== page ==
Do I have a favorite candidate? Not at this point. With two exceptions, they are nearly all old, rich white men who have no idea what it means to run a successful small business or to be poor in this country. On the GOP side, John McCain is probably the only one who is not seriously clueless when it comes to foreign affairs. I'd very much like to know more about Ron Paul and what he sees as the way forward in Iraq. I also know he has no chance of being nominated. Besides, I think it's time we took a 20-year break from nominating anyone from Texas for president.
On the Demo side, I think John Edwards has the best grasp of offering a coherent message to people, but I don't think it will sell well enough. He and Barack Obama both have more heart than other candidates. Hillary Clinton probably has more brain power than most of the other candidates combined, but I think she is probably far too polarizing to be elected and would face major obstacles as president if she were. On the other hand, I also she think has the mental toughness to slog through it if she were to be elected; but she may be a very unpopular president much like the current one.
At any rate, so many primaries are stacked so early this year that we may very well know who the presumptive nominees will be by mid February. Then will come the relentless advertising and campaigning that will have many of us so turned off that by November many will refuse to vote. Not good.
What really baffles me about today is that there seems to be so little public concern, especially among the young. Considering the damage done to our nation's fiscal health and constitutional law in the past six years, I can't for the life of me understand why people under the age of 35 aren't rioting in the streets demanding change.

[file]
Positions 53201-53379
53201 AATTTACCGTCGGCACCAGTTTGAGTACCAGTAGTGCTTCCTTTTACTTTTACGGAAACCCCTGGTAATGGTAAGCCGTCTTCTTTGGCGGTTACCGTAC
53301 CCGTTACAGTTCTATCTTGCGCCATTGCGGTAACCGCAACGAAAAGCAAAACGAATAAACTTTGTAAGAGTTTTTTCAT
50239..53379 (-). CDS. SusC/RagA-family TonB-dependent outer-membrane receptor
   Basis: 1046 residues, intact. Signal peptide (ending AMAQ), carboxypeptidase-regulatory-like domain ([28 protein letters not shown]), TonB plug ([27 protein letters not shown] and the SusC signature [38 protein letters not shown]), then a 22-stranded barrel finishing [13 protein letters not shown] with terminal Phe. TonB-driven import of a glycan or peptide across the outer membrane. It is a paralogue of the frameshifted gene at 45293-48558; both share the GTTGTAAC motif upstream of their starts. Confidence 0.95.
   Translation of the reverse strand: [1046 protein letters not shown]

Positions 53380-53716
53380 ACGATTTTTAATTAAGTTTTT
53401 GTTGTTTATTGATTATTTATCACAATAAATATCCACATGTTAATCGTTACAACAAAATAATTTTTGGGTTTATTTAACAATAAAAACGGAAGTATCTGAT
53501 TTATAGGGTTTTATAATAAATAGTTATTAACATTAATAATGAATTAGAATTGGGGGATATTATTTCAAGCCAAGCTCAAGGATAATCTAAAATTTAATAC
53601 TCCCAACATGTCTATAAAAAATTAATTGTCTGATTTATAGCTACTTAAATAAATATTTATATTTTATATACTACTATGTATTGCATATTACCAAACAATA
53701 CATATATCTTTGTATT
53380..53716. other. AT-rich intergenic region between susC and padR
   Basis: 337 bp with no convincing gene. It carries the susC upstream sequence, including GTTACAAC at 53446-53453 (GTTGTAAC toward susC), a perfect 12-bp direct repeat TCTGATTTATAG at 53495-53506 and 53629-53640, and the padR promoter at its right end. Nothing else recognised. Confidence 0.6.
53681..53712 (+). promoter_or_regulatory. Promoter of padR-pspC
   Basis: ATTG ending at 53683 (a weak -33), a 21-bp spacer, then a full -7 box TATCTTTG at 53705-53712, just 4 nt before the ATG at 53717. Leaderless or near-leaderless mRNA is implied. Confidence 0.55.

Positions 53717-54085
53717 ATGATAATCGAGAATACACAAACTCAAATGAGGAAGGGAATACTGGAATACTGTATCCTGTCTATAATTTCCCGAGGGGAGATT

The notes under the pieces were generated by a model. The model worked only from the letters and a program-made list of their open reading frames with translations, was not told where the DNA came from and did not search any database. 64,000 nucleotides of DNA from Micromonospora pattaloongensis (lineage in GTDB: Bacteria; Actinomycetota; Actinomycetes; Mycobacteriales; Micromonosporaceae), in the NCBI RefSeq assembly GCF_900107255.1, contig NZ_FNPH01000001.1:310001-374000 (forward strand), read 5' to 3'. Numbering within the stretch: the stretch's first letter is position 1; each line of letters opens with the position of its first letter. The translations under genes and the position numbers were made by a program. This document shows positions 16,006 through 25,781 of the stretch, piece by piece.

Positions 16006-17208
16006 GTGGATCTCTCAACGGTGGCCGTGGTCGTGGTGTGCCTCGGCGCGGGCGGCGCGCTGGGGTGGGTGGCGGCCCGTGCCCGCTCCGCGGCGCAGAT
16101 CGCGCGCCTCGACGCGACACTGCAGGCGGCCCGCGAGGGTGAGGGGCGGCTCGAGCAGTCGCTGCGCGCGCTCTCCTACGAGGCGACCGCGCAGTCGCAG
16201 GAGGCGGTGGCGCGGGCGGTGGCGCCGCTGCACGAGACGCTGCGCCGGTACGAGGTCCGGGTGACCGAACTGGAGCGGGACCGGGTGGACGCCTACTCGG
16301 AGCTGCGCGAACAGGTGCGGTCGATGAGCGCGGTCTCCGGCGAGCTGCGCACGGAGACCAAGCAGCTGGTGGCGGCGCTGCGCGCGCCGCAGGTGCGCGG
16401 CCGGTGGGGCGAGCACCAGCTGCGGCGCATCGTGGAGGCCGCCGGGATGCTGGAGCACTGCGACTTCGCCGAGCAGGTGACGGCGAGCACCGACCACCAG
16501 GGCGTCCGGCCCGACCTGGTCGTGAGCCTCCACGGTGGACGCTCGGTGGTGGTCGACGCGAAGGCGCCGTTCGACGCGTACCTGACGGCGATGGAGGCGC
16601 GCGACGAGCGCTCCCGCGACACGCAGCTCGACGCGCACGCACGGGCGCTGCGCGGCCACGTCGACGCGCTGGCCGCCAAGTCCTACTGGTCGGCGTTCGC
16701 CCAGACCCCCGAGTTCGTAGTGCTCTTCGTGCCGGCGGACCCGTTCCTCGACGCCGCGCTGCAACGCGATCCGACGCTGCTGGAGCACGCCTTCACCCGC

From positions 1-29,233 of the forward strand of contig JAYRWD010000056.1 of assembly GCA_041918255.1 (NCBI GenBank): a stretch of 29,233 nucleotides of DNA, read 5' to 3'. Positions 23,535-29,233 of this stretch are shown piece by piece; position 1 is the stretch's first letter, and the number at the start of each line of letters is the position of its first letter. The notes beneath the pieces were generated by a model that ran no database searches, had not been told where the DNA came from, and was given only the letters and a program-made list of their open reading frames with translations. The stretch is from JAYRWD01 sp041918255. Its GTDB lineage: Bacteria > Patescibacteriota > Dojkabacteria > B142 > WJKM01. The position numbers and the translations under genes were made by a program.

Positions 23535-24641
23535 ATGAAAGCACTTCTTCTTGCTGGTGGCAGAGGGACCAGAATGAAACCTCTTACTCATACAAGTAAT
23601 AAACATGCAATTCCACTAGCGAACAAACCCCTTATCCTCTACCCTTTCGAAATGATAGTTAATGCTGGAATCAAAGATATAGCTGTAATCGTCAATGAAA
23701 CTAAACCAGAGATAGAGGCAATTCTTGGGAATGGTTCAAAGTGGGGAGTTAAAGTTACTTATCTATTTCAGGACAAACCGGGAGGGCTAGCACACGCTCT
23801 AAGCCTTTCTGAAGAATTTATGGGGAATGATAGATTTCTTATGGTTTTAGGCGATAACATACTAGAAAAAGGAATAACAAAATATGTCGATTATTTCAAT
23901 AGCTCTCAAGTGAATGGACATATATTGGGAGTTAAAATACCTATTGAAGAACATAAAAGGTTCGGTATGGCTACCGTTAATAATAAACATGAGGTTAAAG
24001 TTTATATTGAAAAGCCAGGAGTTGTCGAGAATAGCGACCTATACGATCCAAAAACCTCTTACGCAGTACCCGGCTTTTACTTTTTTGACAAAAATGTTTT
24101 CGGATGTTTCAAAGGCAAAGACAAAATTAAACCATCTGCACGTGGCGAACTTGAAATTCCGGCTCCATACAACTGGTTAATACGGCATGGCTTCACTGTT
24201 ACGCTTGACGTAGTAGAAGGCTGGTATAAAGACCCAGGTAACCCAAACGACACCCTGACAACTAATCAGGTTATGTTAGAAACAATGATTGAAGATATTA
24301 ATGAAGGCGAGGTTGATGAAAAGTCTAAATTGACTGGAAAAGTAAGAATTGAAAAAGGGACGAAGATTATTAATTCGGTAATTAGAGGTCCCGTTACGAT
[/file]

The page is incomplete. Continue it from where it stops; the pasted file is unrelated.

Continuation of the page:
Forget health insurance coverage. Unless we do something to lasso health care COSTS and roll them back, there is no saving this country and its employment base from bankruptcy.
Serious responses to global warming, climate change, energy independence and sustainability, sustainability of our food supply and infrastructure? We are dead in the water on these issues, and the costs of addressing them will never get cheaper than they are today. So why the lack of concern about the "future damage' we are doing today? Beats me.
And these should be core issues for Christ followers because they are directly related to our calling to care for God's creation and to love our neighbors as ourselves. They aren't just material or economic or lifestyle issues. They are core moral issues. I won't have to live with the consequences of political failure as long as you and your children will, but that dosen't give me a pass. I'll keep on. But where are the younger voices out there today? Where is the church?
We pin too much on our choice of president, though. We've also given him/her way too much power. After all, each of us has THREE representatives in Congress personally accountable to us--if we are willing to hold them accountable--which, unless we wish to relinquish our citizenship, we are obligated to do.

There. You asked what time it was and I told you how to define time and build a digital watch from scratch.